Slamdance 2011 Review: BHOPALI
Sometimes documentaries can truly be more than just non-fiction based additions to the world of cinema. Sometimes they can be something wholly different.
Not only able to shine a distinctly singular and focused light on a world not many people may be too privy to, documentaries can somehow, some way, inspire true change to be instilled within a given topic or area. That’s exactly where a film like Van Maximilian Carlson’s latest documentary, BHOPALI, comes in.
Focusing on the horrific Bhopal Disaster, BHOPALI looks into the 1984 Bhopal gas tragedy, which has become known as the world’s worst industrial catastrophe. Taking place in early December of 1984, the Union Carbide India Limited pesticide plant in Bhopali, Madhya Pradesh, India leaked methyl isocyantae gas and various other chemicals, which resulted in the exposure of hundreds of thousands of people to these various chemicals. With a death toll of over 2,250 immediately following the event, over 3,780 people have died from issues related to the gas release Other estimates even have over 15,000 deaths accounted for related to the disaster. With a government affidavit stated that another 558,125 people suffered injuries from the event, this is the world’s worst industrial disaster.
And yet, not only does that barely touch the surface of this harrowing story, but it also describes one of the most important worldwide events that still has not found its footing within the world of worldwide discussion. At least not until now.
A compelling and often emotionally stirring documentary, Carlson proves to be the film’s biggest shining star, as it is his assured hand at blending narrative non-fiction facts; the telling of the events and subsequent happenings, as well as the stories of survivors and those effected by the events. Carlson is able to blend the stories of these survivors; ranging from a group of handicapped children who must seek out help from charities or government groups, to older people effected by the tragedy, with such grace and skill, that every single story is not only truly interesting and compelling, but proves that this is one story that is still having its chapters written, without much assistance from the outside world.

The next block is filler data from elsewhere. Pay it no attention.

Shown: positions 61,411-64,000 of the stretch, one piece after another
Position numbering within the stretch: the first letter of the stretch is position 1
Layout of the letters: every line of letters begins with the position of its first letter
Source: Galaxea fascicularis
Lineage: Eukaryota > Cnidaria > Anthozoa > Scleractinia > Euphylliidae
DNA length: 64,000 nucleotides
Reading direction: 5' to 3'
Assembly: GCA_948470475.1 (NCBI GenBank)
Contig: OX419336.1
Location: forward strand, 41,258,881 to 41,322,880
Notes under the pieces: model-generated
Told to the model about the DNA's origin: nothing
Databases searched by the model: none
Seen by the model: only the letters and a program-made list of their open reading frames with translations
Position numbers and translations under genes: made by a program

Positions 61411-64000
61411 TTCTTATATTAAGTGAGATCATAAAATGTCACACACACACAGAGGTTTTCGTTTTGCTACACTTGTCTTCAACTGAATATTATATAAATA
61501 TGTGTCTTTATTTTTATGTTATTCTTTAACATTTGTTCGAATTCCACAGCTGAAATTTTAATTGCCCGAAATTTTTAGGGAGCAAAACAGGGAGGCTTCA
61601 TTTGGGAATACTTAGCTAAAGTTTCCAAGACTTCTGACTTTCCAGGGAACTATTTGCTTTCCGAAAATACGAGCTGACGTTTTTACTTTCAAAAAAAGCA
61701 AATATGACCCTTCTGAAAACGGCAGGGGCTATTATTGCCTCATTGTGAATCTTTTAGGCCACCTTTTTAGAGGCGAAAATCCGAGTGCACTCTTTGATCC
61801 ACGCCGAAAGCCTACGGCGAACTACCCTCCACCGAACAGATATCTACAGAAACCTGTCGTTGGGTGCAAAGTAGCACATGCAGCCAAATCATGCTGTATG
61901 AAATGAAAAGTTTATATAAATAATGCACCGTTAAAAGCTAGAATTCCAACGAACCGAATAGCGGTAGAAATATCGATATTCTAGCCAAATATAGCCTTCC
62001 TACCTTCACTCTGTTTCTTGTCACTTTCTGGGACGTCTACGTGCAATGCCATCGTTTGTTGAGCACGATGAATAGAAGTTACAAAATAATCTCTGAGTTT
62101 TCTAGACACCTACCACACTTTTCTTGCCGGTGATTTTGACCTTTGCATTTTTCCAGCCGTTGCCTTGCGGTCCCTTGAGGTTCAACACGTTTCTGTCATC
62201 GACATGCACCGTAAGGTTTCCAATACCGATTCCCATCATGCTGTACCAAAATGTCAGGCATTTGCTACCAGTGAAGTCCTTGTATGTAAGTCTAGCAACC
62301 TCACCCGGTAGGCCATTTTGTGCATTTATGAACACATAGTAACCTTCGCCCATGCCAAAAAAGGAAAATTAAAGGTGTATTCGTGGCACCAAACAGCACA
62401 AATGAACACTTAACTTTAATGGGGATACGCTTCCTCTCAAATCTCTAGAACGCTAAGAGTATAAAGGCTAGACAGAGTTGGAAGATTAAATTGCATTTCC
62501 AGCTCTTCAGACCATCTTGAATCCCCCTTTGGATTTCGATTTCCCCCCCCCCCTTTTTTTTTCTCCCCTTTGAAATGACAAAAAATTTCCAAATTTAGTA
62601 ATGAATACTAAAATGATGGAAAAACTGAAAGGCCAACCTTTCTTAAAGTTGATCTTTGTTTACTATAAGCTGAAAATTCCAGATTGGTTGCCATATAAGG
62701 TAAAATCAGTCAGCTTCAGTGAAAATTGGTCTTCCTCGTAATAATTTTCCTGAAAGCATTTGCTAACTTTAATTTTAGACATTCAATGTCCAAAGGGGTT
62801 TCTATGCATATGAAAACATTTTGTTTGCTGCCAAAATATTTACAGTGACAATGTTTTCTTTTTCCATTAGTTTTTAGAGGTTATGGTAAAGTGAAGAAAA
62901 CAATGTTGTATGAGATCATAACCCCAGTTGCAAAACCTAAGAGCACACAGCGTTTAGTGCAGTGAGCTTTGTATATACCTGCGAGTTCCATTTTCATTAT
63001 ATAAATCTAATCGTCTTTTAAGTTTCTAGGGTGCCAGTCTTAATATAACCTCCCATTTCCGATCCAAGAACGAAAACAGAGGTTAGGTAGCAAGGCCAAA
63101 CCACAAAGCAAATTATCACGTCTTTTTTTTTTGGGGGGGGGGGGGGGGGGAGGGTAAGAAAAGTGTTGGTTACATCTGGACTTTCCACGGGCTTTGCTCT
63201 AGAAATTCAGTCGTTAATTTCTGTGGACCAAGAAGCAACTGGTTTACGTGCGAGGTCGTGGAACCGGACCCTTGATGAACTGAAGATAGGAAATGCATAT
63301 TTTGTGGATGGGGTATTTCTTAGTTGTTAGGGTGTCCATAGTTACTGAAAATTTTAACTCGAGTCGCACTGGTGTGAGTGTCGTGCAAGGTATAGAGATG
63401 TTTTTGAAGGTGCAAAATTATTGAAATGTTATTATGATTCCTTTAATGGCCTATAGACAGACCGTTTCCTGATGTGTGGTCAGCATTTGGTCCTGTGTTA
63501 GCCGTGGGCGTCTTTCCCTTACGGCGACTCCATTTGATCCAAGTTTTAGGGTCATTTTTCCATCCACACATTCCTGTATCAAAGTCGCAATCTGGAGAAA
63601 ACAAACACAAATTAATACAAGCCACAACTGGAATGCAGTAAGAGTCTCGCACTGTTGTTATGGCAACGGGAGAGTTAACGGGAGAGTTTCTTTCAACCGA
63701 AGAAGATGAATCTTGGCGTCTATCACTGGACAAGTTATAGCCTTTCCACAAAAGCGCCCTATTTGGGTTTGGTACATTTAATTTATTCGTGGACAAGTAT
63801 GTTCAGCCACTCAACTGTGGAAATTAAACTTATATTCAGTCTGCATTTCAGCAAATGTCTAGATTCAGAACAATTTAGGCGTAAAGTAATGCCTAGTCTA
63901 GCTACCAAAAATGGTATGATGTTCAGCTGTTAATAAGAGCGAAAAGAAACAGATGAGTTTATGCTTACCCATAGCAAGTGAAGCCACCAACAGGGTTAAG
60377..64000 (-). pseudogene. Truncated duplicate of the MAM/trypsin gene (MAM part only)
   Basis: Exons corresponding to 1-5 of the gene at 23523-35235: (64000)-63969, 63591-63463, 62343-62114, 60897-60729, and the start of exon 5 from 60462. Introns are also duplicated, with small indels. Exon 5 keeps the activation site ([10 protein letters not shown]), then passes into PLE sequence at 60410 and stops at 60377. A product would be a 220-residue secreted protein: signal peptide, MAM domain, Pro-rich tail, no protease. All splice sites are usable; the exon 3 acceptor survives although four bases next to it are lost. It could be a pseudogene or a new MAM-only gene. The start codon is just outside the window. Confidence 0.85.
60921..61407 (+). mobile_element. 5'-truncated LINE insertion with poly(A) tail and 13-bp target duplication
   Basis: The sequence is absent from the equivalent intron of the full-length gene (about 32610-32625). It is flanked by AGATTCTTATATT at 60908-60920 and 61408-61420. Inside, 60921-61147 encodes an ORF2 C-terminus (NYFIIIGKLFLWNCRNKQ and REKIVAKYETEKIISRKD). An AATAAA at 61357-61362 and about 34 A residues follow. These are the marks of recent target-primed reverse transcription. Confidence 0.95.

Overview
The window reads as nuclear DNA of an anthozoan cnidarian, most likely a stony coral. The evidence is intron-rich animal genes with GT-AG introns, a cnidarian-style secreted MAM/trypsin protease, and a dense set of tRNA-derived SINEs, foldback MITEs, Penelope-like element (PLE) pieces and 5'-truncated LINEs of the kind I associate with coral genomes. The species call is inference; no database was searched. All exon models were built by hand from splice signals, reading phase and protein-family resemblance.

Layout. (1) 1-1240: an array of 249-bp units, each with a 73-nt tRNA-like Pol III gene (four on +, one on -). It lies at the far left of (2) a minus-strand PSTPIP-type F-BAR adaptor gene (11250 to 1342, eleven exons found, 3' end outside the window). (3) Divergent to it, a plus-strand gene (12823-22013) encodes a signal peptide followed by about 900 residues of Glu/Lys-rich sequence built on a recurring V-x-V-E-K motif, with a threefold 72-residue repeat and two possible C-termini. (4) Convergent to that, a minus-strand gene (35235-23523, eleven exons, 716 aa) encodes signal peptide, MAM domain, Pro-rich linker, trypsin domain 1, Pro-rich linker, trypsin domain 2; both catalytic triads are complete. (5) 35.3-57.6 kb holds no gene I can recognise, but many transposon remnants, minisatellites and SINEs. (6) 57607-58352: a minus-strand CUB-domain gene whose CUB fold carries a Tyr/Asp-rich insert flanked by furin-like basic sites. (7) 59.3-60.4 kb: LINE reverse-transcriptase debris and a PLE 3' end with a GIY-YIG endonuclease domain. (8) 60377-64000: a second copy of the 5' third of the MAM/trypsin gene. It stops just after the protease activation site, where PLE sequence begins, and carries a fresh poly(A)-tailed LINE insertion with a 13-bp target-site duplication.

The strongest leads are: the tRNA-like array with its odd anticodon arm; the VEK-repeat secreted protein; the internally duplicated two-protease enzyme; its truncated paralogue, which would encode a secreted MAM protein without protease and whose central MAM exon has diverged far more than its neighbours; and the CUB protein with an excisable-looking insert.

However, it is the story of Sanjay Vermai that proves to be the film’s most engrossing narrative. Seemingly knowing that this is his most fascinating story, Carlson focuses a majority of the film on Vermai, an activist who was able to escape the tragedy after being taken away by an older sister. With his mother and father passing away, he has become one of the most vocal activists with regards to this disaster, and it is his story that really makes this film worth its weight in celluloid.
Carried narratively by a series of TV interviews and news broadcasts, the film doesn’t spend much time on the polarizing side of politics, but instead using factual evidence to not only prove that the government was not only at fault here, but that the men involved are routinely getting off scot-free, making the film both emotionally powerful and also quite harrowing. With a possible proxy being the recent economic collapse that has changed this nation, we may not have a body count, but Bhopali is a narrative focusing on a group of people changed forever by a event, where the perpetrators of the said event are getting away free, even with blood on their hands. It’s a haunting documentary that truly transcends the medium.
Oh, and it’s absolutely gorgeous to look at. On a technical level, the film is not only quite polished, but it doesn’t take anything away from the actual narrative. A film like this could just as easily plunge the viewer into the despair that has hit this area, but instead, we are given a canvas painted by someone who has been watching quite a lot of Ramin Bahrani films as of late.
Overall, while the film doesn’t quite know what it wants to be (a film based on firsthand accounts or an Alex Gibney like retelling of an event) BHOPALI is a wonderful blend of true human narratives painted on a canvas smeared with the stain of a group of people forever changed and effected by one of the world’s most devastating industrial disasters, that sees the people behind the disaster still waiting to come to justice.
Simply put, it’s one of the most compelling documentaries I’ve seen in a very long time.